1-1/2 Tbs. butter
1 large white onion, chopped into
3 cups good chicken broth
1 small boiling potato, peeled and roughly chopped
25 large, fresh squash blossoms (3-in. to 4-in. male blossoms)
2 poblano chiles
1 cup milk
1 medium zucchini, cut into 1?4-in. pieces
Kernels from 1 large ear of corn
1/2 cup heavy cream or crème fraÎche
1-1/2 tsp. salt
*Epazote or parsley for garnish
In a medium (4-qt.) soup pot, melt the butter over medium heat. Add the onion and cook, stirring frequently, until lightly brown, about 5 min. Scoop out half of the onion and set aside. Add the broth and potato, partially cover, and simmer over medium-low heat for 20 min.
While the broth is simmering, prepare the squash blossoms. Peel off the sepals that come out from the base of the blossoms. Break off the stems. Remove the stamen in the center of each flower and discard. Cut the blossoms crosswise into 1⁄4-in. strips, including the bulbous base.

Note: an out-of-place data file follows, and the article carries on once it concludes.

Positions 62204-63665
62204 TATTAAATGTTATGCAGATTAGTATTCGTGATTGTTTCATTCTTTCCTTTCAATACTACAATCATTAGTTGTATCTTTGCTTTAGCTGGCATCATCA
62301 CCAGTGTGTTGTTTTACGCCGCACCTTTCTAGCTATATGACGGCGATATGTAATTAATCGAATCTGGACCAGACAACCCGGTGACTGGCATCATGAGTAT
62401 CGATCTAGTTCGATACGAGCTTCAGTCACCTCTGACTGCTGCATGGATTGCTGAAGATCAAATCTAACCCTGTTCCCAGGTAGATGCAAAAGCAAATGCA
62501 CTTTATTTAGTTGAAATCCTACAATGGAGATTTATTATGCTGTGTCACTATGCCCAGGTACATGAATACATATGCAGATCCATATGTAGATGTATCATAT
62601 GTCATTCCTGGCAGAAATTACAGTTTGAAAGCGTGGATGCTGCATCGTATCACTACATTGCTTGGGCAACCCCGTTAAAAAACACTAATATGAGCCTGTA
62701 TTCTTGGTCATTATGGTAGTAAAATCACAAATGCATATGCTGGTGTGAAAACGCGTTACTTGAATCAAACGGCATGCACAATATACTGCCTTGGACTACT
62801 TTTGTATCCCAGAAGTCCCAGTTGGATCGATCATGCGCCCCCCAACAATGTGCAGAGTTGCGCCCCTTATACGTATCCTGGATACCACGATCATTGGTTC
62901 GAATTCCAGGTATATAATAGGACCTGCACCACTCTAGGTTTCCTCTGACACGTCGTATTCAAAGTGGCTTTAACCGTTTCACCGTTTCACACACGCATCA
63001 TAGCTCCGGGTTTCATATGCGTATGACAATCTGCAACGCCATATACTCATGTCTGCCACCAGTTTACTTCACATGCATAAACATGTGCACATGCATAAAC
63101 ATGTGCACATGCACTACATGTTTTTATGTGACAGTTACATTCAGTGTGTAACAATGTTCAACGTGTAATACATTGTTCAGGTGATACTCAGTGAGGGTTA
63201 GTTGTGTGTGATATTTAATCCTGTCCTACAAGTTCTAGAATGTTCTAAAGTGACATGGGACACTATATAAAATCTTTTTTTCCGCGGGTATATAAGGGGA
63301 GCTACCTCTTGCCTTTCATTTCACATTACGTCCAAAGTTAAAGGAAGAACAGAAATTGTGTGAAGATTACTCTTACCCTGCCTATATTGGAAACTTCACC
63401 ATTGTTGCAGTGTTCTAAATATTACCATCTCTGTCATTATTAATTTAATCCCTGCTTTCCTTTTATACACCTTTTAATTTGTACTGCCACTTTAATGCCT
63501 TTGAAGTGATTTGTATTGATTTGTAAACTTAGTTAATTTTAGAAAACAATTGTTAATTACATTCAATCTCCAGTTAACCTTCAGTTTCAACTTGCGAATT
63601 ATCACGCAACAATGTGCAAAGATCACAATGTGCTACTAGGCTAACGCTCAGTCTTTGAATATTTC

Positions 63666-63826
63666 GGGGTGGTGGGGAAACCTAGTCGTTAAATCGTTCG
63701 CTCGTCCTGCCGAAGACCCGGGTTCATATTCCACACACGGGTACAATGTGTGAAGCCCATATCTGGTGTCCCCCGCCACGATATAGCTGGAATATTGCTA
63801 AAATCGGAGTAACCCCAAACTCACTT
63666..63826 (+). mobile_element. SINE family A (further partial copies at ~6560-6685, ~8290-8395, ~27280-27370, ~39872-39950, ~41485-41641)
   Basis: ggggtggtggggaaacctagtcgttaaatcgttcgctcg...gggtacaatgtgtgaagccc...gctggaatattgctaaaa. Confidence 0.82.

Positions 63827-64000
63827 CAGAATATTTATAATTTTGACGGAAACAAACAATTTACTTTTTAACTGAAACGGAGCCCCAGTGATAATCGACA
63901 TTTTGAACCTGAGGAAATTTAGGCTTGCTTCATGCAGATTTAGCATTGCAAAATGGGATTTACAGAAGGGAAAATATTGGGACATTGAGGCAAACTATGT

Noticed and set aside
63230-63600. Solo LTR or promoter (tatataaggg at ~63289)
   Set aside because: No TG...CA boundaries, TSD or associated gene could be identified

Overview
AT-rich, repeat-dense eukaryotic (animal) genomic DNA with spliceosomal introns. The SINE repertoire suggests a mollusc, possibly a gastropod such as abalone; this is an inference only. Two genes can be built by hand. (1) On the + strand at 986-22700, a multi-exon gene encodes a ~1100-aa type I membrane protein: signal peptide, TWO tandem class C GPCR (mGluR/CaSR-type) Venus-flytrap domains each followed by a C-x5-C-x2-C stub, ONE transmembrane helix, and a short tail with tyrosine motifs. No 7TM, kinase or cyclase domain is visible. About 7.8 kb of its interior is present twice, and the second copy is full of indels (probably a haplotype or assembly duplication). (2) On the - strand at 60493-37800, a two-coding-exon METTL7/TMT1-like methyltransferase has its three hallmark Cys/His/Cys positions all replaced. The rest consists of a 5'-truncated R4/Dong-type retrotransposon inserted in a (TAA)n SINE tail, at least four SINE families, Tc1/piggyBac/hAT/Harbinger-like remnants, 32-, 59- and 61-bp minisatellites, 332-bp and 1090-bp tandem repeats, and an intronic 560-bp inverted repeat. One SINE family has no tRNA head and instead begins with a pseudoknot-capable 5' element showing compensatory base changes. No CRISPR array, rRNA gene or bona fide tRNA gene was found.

Add half the blossoms to the broth and simmer 3 min. In a food processor or in batches in a blender, purée the mixture and return it to the pot.
Roast the chiles directly over a gas flame, or on a medium-hot gas grill, or 4 in. below a very hot broiler. Turn occasionally until blistered and blackened on all sides, 4 to 6 min. for the flame or grill, about 10 min. for the broiler. Cover with a kitchen towel and let stand about 5 min. Peel off the charred skin, cut out the seed pod, then quickly rinse to remove straggling bits of skin and seeds. Cut into 1⁄4-in. dice.
Add the chiles to the soup along with the milk and reserved onion; bring to a simmer and cook for 10 min. Add the zucchini and corn, simmer a couple of minutes, then add the remaining squash blossoms. Simmer a couple of minutes longer (the strips of blossom will soften into deep-golden “streamers”). Remove from heat, stir in the cream, taste, and season with salt. Serve in warm bowls garnished with epazote or parsley.
*Epazote (Chenopodium ambrosioides) is a prolific annual that hardly needs encouragement in the garden. It has an assertive pungency well suited for pairing with beans. Epazote is considered—especially in parts of the world where bean consumption is low—to be an antiflatulent. North of the border, epazote is found less in food but often sprouting as a “weed” in the garden. Epazote lends authenticity to Mexican dishes. If it’s not growing in your garden, look for it in Mexican markets. And don’t worry if it’s slightly wilted; it’ll still do its job.
Recipe by Rick Bayless
from issue #14